President Trump wants a pre-election slush fund of up to $30 billion at USDA that he can spend with no strings attached, said the senior Democrat on the Senate Agriculture Committee on Monday as agricultural aid blossomed into a potential roadblock for a government funding bill. Republicans insisted the USDA could run out of money without an immediate infusion of cash.
“We’re seeing a lot of political payments,” said Sen. Debbie Stabenow, Michigan Democrat. “All of a sudden, we’re talking about lobsters and other seafood getting (USDA) payments” for the first time.
The administration has flooded U.S. agriculture with $33 billion in stop-gap payments since mid-2018 to offset the impact of trade war and the pandemic. It sought a refill of accounts at “USDA’s bank,” the Commodity Credit Corp (CCC), which can spend $30 billion at a time, while offering up to $14 billion in additional coronavirus cash to farmers and ranchers.
House Democrats omitted the so-called CCC replenishment, a Republican goal, and an objective of their own — billions of dollars in pandemic food assistance — from legislation unveiled on Monday to keep the government running through December 11, five weeks after the presidential election. Without an agreement, the government would run out of funding on September 30, the end of this fiscal year.
Stabenow said replenishment “really amounts in many ways to a slush fund because there’s no accountability around where this is going.” She has been in the forefront of Democratic senators who say the administration played favorites in distributing trade and coronavirus aid. Fruits, vegetables and other specialty crops have been slighted along with farmers who sell their food locally, at farmers markets or to restaurants, the Democrats contend, in favor of big operators and crops such as cotton and peanuts. Budget experts say USDA can wait until November, the usual date, for the CCC money, said Stabenow.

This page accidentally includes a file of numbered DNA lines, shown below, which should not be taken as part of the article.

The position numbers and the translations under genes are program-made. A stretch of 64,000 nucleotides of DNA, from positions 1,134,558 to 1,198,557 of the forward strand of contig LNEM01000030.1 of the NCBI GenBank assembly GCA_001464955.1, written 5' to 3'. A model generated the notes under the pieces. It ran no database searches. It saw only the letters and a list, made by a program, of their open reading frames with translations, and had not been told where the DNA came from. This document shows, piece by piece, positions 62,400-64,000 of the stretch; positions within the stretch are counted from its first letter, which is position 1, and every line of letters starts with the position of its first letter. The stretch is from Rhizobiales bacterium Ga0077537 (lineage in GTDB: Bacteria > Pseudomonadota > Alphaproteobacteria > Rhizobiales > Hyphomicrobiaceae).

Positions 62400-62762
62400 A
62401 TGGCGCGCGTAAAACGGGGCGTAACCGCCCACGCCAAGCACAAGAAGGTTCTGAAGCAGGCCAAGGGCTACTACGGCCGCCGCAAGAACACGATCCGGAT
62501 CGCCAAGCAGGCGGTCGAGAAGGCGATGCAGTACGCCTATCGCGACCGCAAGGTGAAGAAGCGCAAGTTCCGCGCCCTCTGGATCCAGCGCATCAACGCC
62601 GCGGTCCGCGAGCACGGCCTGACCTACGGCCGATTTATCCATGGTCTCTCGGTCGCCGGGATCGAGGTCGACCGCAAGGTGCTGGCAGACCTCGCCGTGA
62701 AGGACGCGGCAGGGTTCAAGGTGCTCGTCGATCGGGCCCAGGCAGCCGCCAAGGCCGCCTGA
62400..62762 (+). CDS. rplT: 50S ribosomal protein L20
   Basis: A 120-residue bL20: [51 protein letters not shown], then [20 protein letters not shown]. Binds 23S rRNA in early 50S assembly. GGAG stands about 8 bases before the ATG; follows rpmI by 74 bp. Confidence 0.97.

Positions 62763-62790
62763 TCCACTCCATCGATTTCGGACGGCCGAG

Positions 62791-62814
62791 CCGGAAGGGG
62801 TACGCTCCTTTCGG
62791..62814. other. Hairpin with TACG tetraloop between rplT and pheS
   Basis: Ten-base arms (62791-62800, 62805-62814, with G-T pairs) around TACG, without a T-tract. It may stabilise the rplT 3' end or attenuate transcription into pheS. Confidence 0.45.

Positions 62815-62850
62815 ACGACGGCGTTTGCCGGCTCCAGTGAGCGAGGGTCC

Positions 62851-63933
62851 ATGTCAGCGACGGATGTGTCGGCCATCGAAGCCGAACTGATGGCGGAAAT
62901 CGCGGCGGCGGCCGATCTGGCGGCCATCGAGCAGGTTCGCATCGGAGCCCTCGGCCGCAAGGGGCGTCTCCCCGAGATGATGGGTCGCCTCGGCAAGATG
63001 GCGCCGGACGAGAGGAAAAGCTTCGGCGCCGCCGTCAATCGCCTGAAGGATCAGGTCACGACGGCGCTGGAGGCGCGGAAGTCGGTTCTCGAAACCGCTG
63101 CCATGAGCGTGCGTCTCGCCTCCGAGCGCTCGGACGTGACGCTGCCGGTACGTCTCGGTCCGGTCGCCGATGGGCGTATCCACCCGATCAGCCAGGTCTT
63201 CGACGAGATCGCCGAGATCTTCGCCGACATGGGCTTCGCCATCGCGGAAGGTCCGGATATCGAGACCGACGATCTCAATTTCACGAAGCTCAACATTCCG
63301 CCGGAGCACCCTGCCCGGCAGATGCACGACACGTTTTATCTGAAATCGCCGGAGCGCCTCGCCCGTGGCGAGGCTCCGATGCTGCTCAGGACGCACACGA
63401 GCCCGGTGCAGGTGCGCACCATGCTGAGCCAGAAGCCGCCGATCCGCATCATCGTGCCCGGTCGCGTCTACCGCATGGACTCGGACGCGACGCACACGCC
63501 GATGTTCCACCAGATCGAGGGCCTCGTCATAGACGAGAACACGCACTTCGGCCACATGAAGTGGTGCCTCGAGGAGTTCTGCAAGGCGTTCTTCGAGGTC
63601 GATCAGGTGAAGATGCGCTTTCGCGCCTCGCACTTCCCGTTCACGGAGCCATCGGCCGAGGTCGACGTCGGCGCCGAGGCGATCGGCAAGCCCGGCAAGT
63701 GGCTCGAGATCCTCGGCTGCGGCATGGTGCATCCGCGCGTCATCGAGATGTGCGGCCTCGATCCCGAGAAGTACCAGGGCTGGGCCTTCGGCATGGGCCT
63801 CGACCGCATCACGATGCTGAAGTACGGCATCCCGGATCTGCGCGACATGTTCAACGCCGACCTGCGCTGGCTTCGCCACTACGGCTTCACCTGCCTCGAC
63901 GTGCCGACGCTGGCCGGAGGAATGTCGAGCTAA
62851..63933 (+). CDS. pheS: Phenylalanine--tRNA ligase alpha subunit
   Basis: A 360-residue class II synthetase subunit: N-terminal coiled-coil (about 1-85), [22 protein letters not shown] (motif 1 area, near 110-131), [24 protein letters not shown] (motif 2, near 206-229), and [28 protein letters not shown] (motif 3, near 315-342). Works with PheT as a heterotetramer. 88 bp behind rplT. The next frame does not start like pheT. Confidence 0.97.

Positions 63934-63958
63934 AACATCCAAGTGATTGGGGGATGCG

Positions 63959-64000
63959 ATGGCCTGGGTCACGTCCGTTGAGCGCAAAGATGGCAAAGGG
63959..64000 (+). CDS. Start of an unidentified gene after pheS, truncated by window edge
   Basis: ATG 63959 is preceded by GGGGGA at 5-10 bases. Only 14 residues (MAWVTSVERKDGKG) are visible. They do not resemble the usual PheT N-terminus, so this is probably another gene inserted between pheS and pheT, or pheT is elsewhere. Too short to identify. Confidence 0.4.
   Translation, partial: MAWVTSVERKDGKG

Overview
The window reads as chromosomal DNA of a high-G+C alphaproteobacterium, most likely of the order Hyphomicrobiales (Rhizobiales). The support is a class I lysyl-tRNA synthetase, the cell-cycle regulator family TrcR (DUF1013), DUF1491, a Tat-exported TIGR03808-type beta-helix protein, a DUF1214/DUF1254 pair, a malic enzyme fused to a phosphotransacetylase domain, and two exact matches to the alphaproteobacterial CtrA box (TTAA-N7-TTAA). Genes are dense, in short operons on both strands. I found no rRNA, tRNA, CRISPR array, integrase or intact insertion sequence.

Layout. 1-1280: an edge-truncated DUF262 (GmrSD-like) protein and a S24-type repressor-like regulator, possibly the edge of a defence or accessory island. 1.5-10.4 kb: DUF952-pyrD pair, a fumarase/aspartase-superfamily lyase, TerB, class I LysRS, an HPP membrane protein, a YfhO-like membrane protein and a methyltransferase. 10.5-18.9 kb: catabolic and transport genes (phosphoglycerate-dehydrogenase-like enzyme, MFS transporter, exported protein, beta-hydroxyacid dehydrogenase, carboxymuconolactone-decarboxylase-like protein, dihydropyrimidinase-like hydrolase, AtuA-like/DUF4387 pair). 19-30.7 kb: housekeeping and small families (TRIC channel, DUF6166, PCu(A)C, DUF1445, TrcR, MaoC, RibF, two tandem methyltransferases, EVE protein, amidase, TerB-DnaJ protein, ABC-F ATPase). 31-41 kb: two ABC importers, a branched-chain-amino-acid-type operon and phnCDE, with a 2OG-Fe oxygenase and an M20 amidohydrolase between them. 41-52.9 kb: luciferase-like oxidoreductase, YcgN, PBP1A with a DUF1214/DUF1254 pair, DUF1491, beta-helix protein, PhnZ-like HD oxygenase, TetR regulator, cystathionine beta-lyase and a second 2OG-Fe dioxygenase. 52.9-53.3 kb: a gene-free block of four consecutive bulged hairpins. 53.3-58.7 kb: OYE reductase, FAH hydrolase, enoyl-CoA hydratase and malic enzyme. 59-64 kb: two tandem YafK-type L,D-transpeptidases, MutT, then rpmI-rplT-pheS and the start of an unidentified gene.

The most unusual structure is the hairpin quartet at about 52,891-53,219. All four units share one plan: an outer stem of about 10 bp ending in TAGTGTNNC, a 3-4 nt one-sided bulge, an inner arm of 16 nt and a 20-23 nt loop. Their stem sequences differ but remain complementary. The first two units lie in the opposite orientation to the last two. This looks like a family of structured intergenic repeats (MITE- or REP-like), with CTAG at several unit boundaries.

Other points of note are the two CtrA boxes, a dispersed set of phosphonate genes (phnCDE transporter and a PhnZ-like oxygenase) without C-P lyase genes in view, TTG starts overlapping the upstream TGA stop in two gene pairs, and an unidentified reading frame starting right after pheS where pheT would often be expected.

Some USDA outlays, such as traditional farm subsidies, land stewardship payments and export promotion funding, are due on October 1 but “cannot be paid” without the replenishment, said Texas Rep. Michael Conaway, the senior Republican on the House Agriculture Committee.
“We’re talking about 45-50 programs that are in danger,” said Senate Agriculture chairman Pat Roberts, who spoke after Stabenow at an Agri-Pulse summit. “That’s not being responsible.” Roberts described the tussle as “a fuss with the secretary of Agriculture over things that happened in the past,” although the argument was ongoing. House Agriculture chairman Collin Peterson suggested earlier this year that USDA should obtain congressional approval before making large expenditures.
The government is paying a record amount of subsidies to farmers this year. The supports will equal 36 percent of net farm income, said Cornell economics professor Chris Barrett on social media. Median income of farm households this year would be $20,000 higher than median US household income in 2019, he said.
White House economic adviser Larry Kudlow told reporters that “we do prefer additional farm aid” in the short-term funding bill. “Most of all we want a clean CR (continuing resolution) to keep the government open.” When federal officials talk about a “clean” spending bill, they mean legislation without extraneous riders and controversial proposals.
For a summary of the House spending bill, click here.
For the text of the bill, click here.